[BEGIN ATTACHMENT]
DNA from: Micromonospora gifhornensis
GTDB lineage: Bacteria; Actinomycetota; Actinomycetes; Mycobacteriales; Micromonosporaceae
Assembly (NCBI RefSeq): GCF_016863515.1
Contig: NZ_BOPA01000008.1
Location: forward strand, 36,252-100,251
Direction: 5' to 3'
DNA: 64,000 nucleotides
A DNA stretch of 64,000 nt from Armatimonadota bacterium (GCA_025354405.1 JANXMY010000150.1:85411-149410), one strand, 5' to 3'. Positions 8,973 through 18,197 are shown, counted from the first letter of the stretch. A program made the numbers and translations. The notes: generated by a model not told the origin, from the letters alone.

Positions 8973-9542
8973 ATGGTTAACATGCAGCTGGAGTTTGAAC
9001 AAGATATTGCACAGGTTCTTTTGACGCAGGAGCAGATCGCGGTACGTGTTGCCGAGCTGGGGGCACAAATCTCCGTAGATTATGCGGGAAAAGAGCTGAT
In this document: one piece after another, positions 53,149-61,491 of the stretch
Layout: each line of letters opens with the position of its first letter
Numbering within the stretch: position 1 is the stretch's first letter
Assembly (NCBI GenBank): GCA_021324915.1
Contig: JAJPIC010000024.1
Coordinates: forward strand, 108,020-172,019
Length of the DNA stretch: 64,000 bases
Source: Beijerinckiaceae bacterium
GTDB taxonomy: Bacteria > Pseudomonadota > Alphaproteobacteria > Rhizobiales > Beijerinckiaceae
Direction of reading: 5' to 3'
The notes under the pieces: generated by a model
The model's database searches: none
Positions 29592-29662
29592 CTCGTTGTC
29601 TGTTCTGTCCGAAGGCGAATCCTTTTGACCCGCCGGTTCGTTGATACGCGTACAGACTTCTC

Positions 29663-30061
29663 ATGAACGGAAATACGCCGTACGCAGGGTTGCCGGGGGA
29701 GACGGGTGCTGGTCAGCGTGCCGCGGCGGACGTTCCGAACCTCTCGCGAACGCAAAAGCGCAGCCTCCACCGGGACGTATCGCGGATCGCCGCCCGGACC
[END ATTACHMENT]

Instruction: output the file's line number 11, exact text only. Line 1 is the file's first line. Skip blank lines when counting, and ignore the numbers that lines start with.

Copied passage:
9001 AAGATATTGCACAGGTTCTTTTGACGCAGGAGCAGATCGCGGTACGTGTTGCCGAGCTGGGGGCACAAATCTCCGTAGATTATGCGGGAAAAGAGCTGAT